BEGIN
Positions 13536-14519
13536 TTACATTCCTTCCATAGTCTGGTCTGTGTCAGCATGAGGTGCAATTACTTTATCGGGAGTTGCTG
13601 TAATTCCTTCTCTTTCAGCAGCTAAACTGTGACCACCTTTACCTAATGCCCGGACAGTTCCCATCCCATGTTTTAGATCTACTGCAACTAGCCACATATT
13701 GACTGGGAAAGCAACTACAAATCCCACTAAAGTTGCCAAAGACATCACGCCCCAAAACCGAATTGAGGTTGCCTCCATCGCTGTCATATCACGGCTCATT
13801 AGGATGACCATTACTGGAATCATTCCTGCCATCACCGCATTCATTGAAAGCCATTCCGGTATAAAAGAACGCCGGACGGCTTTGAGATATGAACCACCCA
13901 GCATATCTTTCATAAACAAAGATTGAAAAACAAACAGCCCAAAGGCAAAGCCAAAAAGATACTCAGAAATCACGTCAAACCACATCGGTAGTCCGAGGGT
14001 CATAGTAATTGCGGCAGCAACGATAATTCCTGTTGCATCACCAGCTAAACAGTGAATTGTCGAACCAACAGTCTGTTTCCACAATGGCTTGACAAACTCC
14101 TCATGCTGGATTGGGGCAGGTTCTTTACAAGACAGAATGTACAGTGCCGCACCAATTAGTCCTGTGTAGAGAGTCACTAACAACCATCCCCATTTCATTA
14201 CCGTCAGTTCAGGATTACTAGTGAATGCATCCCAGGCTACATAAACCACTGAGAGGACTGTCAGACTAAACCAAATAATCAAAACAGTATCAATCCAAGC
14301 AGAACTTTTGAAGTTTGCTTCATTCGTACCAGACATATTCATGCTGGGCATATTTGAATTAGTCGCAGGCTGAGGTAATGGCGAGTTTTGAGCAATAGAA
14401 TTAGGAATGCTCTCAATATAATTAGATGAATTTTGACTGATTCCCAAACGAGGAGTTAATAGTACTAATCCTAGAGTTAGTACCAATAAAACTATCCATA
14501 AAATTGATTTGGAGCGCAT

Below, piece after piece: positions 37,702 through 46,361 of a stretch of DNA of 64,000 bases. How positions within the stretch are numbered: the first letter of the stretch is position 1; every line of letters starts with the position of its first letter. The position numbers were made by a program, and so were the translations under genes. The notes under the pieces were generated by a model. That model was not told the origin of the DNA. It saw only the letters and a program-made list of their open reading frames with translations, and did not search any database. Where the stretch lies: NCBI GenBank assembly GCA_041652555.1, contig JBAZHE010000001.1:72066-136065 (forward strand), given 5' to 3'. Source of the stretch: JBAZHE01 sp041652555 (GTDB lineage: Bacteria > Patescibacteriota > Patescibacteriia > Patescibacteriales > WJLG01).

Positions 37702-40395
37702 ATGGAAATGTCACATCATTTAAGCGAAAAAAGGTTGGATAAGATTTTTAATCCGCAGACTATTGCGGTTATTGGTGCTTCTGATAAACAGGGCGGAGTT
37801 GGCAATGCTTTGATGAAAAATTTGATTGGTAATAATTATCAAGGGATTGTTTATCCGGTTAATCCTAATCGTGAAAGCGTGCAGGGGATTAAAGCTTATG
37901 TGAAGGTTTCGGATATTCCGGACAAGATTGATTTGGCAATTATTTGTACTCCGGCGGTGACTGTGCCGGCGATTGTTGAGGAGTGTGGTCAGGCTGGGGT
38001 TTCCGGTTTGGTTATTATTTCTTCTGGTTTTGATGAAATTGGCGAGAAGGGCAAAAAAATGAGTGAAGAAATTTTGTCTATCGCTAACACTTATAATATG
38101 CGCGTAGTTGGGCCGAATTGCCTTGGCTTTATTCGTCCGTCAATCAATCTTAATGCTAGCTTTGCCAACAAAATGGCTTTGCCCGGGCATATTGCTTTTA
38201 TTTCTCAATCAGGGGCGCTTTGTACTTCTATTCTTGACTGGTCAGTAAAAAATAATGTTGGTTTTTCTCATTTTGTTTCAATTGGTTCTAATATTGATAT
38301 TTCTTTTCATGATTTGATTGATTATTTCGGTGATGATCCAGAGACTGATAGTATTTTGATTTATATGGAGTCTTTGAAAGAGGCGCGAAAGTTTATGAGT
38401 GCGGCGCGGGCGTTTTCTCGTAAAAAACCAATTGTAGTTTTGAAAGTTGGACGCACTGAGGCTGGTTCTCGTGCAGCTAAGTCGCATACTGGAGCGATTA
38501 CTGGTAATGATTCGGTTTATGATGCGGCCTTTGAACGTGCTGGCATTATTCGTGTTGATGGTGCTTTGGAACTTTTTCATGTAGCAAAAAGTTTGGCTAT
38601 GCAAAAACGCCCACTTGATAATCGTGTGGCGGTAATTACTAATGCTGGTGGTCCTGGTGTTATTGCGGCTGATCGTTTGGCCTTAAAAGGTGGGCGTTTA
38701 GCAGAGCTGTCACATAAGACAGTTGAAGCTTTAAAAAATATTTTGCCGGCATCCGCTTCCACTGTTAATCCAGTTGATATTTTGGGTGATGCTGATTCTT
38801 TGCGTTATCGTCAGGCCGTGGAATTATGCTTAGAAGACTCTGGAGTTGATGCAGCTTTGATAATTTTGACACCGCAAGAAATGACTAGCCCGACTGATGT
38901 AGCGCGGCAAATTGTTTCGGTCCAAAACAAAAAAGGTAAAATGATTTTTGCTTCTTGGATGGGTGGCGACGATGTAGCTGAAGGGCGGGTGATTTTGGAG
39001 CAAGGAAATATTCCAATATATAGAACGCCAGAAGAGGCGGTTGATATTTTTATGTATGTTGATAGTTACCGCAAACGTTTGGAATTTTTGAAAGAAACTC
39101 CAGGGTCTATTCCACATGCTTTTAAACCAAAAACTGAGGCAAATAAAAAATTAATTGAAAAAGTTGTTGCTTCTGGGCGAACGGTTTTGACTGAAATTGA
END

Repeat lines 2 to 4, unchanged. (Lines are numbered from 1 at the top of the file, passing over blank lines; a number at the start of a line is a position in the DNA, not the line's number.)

13536 TTACATTCCTTCCATAGTCTGGTCTGTGTCAGCATGAGGTGCAATTACTTTATCGGGAGTTGCTG
13601 TAATTCCTTCTCTTTCAGCAGCTAAACTGTGACCACCTTTACCTAATGCCCGGACAGTTCCCATCCCATGTTTTAGATCTACTGCAACTAGCCACATATT
13701 GACTGGGAAAGCAACTACAAATCCCACTAAAGTTGCCAAAGACATCACGCCCCAAAACCGAATTGAGGTTGCCTCCATCGCTGTCATATCACGGCTCATT